The entrance of the headquarters of Norwegian partially
Kiev - AFP
Ukraine said on Friday it had struck a gas deliveries deal with Norway's energy giant Statoil aimed at helping it avert the consequences of a months-long cut in Russian supplies.
The announcement represented a continuing drive by Kiev's new pro-Western leaders to tie their economic future to Europe and sever a decades-old dependence on the Kremlin that many Ukrainians feel has shackled their political rights.
But it also threatens to infuriate Moscow and complicate Statoil's effort to become one of the first global majors to access the potentially enormous wealth of untapped Arctic energy fields.
It signed a broad Arctic agreement with Russia's oil powerhouse Rosneft -- now the target of EU and US sanctions that are meant to punish the Kremlin for its actions in Ukraine -- in 2012.
The Norwegian deliveries deal's sensitivity was underscored when both Ukraine's state energy holding Naftogaz and Statoil refused to disclose the volumes or price of gas in the contract.
"The agreement marks a significant breakthrough for Naftogaz," chief executive Andriy Kobolev said in a statement.
"We are committed to integrating Ukraine fully into the EU energy market and working with the European Commission and other key actors to do so."
Russia nearly doubled Ukraine's gas price a few weeks after the February ouster in Kiev of a Kremlin-backed president who had earlier rejected a historic EU trade and political association pact.
The Russian state gas giant Gazprom cut deliveries to its western neighbour in mid-June after Kiev refused to pay the higher rate and all European mediation efforts failed.
A new round of EU-mediated talks between Moscow and Kiev failed to resolve the dispute last week and another meeting is still under discussion.
- Russia warns Europe -
Gazprom last year supplied Ukraine with 25.8 billion cubic metres of gas -- about half its needs.
Ukraine has tried to make up some of this year's shortage by boosting purchases from its western neighbours.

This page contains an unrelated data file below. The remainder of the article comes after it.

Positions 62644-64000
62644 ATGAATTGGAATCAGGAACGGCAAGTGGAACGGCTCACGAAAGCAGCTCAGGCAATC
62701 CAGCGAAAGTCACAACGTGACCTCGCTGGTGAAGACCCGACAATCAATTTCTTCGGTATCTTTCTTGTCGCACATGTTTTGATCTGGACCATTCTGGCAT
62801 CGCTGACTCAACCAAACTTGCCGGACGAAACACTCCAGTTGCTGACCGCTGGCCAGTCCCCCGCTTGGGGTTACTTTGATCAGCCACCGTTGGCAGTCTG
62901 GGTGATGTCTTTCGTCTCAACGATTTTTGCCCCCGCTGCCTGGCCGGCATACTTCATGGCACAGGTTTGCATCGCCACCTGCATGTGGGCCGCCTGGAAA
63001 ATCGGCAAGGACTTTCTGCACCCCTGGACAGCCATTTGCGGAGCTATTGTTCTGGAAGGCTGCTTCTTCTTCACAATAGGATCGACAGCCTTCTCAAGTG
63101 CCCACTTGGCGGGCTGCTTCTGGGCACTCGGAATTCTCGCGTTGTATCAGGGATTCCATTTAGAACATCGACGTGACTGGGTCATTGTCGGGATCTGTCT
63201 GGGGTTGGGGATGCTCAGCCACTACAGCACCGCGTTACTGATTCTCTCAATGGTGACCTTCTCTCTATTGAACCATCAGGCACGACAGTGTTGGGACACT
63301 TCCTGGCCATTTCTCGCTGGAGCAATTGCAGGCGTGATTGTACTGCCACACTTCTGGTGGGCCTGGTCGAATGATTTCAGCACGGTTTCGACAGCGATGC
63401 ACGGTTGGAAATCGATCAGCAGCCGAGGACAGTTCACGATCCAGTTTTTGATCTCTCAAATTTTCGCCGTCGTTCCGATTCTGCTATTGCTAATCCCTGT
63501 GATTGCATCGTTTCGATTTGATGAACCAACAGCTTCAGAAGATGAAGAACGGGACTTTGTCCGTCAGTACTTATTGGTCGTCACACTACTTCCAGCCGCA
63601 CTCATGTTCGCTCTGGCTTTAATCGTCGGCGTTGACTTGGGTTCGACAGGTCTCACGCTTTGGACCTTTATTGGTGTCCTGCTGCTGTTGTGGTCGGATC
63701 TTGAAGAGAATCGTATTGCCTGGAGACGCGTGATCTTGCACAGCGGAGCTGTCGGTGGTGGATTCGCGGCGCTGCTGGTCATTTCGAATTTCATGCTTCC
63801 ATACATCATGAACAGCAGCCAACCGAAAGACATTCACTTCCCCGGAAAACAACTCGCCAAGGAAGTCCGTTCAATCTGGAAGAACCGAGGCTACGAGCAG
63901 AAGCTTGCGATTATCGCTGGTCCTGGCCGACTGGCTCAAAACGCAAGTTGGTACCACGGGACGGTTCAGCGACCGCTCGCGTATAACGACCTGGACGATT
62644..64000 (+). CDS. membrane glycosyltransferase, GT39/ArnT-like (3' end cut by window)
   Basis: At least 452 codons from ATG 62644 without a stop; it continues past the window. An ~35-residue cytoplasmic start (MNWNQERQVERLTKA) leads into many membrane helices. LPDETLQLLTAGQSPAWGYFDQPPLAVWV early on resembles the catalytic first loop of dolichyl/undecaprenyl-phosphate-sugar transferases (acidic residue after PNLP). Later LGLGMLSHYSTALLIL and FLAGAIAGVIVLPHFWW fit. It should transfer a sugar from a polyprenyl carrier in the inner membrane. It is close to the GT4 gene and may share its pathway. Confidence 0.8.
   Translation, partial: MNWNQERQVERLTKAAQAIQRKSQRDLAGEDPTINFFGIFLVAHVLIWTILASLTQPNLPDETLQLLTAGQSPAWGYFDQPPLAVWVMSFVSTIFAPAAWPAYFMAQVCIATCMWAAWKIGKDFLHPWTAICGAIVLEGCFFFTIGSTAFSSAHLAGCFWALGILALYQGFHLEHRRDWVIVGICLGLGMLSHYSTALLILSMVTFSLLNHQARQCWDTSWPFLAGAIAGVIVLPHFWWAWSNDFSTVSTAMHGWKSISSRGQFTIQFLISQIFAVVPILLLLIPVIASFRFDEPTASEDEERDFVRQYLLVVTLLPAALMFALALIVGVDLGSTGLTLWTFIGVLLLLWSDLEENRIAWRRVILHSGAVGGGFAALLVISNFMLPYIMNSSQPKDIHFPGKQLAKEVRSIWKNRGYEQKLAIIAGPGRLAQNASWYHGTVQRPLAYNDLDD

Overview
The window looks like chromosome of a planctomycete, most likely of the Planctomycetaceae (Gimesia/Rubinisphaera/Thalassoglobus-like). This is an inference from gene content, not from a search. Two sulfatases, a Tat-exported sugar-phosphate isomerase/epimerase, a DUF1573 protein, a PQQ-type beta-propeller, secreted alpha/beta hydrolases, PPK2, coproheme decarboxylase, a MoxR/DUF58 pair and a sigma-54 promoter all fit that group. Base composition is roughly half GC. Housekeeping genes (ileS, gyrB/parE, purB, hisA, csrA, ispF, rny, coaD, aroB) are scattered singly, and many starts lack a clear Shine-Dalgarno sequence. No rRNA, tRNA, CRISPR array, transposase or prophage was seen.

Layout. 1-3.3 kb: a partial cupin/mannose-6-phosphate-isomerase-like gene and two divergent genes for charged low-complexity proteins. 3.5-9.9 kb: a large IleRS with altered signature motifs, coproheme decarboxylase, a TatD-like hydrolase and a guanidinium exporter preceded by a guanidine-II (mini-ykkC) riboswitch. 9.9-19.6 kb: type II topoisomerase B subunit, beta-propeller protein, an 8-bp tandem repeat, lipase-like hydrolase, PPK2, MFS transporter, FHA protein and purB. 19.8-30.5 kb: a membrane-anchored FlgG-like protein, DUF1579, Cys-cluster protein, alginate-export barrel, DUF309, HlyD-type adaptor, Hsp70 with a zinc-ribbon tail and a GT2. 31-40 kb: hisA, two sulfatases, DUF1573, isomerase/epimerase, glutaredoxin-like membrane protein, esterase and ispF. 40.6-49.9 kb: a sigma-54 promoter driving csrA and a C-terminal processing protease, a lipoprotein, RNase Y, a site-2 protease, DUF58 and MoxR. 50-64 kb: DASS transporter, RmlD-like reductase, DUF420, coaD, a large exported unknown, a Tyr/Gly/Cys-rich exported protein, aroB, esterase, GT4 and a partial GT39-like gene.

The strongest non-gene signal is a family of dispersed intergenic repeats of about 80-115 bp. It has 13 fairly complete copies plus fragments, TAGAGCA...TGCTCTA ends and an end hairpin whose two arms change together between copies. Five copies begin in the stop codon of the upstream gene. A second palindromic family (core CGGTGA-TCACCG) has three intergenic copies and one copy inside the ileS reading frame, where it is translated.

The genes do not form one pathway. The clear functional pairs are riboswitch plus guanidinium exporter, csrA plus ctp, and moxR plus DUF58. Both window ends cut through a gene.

But Russia warned last week that it may be forced to interrupt European supplies because of a handful of nations' decision to re-export gas to Ukraine in breach of their Gazprom contracts.
EU officials said the long-term Gazprom agreements allowed the gas to be shipped freely to any interested client.
But Hungary immediately halted its limited shipments to Ukraine -- a decision Gazprom rewarded by boosting the former Soviet satellite's gas supplies.
Slovakia refused to bow to the pressure and continued providing Ukraine with the largest quantity of gas provided by any of its western neighbours.
Bratislava reported a 50-percent cut in Russian supplies on Wednesday.
But Gazprom later said its volumes to Slovakia had remained stable and suggested that Bratislava was referring to the Russian firm's failure to meet its request for additional supplies.
Statoil extracts its own gas from the North Sea and would not be in violation of any Russian agreements -- even if it were acting against the Kremlin's stated interests.
- Ukraine seeks EU help -
EU attempts to mediate an end to the latest Russian-Ukrainian gas war broke up in Berlin last Friday with an agreement for the three sides to meet again at the end of this week.
But its energy commissioner on Thursday mysteriously cancelled preliminary talks with visiting Ukrainian Energy Minister Yuriy Prodan.
Russia's energy ministry later said it had been informed by the Europeans that new three-way discussions that Moscow and Kiev expected to take place on Friday would need to be postponed.
EU Energy Commissioner Gunther Oettinger never explained the apparent delay.
But Prodan had previously rebuffed his proposal for Ukraine to admit owing Gazprom $3.1 billion in old debts -- and to cover the sum by the end of the year -- in exchange for a six-month rebate on gas.
Prodan was quoted by Ukrainian media as saying in Brussels that Moscow and Kiev had agreed to "lay out their (new) positions" by Tuesday.